An Unbiased Perspective Of The History Of Polar Bear Hunters
/ Post by Katie Billing of Polar Bears International
Many of you have read about Kali, the orphaned polar bear cub found near the Alaska village of Point Lay. A subsistence hunter killed Kali’s mother. Many may ask, “I thought polar bears were threatened? How come polar bears are still hunted?” I hope to answer some questions regarding polar bear hunting laws.
Who can hunt polar bears in Canada?
There are four types of hunters in Canada. Subsistence hunters, supplemental hunters, Canadian sport hunters, and foreign sport hunters. Some Inuit and Canadian hunters are considered as subsistence hunters meaning that they are native Canadians who depend on catching, hunting, or gathering of wild game and fish for food or products for sustenance. Subsistence hunters are to utilize their resources or let it go to waste. They are not allowed to sell, trade, or exchange their products with other people. Supplemental hunters are any native Canadian hunter who is not eligible to be a subsistence hunter. Supplemental hunters have a residence that is located beyond reasonable daily round-trip commuting. Canadian sports hunters are those who are not eligible to be supplemental or subsistence hunters. Foreign hunters are people who hunt in Canada who are not Canadian.
What is the history of polar bear hunters?
We have to take a step back to look at the origins of hunting in the Arctic. In early history Inuit people have hunted various arctic animals to utilize the materials for survival. Furs were used for warmth, and meat serves as a food source. As commerce began the indigenous Canadian people were involved in the fur and ivory trade. Narwhal horns and walrus tusks were among the valuable items traded with other countries. As the rest of civilization evolved, indigenous people continue livelihood with traditional customs mixed with current affairs. New laws and international regulations were set fourth to protect Earth’s dwindling species and the livelihood of Inuit people was drastically affected. The European Union created a ban in 2009 on the trade of seal pelts and meat. Ivory trade has been completely restricted due to the ban designed to protect elephants and rhinos. In the United States, polar bears are protected under the Marine Mammal Protection Act of 1972. This means it is illegal in the United States to take a species listed in the MMPA and transport/import them or their products. Besides foxes, wolves, and arctic hare, polar bears are one of the last large game species involved in Inuit trade. Inuits are still employed by International big game trophy hunters. This business supports the indigenous community because local supplies are purchased and bear pelts, claws, and teeth can be sold within the community (unless they are subsistence hunters).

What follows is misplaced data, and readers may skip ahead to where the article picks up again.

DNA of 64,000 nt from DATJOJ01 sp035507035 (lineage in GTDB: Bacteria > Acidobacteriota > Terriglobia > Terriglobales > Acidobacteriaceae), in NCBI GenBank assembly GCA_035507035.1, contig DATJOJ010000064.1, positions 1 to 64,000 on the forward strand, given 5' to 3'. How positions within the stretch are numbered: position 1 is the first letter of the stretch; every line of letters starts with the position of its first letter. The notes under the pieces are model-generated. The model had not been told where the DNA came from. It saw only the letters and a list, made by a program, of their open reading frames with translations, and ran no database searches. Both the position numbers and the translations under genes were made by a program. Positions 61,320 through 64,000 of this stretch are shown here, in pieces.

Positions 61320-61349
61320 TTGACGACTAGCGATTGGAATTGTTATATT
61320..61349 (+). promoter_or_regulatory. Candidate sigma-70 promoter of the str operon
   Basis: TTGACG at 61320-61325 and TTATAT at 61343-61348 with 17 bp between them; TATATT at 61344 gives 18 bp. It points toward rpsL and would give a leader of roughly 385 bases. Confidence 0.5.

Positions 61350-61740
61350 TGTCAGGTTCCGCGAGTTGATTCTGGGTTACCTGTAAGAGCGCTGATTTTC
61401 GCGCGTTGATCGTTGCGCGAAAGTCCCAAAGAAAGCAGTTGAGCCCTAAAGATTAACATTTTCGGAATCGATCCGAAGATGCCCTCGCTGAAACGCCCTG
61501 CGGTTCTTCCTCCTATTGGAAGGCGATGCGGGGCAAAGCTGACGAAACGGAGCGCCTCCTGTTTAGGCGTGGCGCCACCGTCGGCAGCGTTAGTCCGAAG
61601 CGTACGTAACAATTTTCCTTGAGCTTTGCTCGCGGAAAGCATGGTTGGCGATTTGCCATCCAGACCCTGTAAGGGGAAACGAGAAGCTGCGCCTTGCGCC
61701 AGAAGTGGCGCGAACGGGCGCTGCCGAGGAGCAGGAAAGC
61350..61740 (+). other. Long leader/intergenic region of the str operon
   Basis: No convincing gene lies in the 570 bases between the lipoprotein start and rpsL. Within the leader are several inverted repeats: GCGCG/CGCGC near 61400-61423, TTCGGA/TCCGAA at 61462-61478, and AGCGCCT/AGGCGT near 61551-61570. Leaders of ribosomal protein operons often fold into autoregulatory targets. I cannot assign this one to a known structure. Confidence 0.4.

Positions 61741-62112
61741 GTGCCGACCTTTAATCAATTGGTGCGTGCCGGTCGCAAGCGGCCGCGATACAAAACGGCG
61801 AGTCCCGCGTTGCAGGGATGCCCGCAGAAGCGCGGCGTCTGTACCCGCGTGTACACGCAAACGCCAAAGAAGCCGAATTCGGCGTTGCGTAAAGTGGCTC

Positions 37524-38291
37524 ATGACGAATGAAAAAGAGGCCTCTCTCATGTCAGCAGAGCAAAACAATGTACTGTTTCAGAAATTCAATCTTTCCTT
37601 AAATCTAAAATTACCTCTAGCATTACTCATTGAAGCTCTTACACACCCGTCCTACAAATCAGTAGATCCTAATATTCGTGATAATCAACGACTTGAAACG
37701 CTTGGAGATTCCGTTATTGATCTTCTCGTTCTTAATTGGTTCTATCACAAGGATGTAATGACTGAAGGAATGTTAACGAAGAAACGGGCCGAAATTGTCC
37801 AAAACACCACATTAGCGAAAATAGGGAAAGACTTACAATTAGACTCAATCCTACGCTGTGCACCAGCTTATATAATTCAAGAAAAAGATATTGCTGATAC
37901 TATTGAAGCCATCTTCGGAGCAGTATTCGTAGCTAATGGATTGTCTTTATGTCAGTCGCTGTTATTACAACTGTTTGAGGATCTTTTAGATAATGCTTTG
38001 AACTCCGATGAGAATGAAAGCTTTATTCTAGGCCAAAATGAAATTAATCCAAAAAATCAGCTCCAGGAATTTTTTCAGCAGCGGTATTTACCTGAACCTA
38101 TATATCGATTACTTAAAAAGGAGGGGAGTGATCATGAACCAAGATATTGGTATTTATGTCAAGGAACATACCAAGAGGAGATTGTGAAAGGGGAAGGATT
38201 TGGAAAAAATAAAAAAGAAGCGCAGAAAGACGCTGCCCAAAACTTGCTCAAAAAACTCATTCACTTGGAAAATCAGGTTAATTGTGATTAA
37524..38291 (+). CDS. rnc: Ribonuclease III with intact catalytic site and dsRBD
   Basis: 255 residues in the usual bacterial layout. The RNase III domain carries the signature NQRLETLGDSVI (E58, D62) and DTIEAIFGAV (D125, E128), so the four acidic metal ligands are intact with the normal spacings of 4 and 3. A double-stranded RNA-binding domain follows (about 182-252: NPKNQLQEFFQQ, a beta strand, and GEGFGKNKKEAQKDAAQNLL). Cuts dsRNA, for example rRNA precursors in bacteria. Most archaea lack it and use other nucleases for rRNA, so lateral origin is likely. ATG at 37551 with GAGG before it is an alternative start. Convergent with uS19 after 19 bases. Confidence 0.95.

Canada also currently has laws regarding hunting polar bears to fulfill annual quotas set by territorial governments.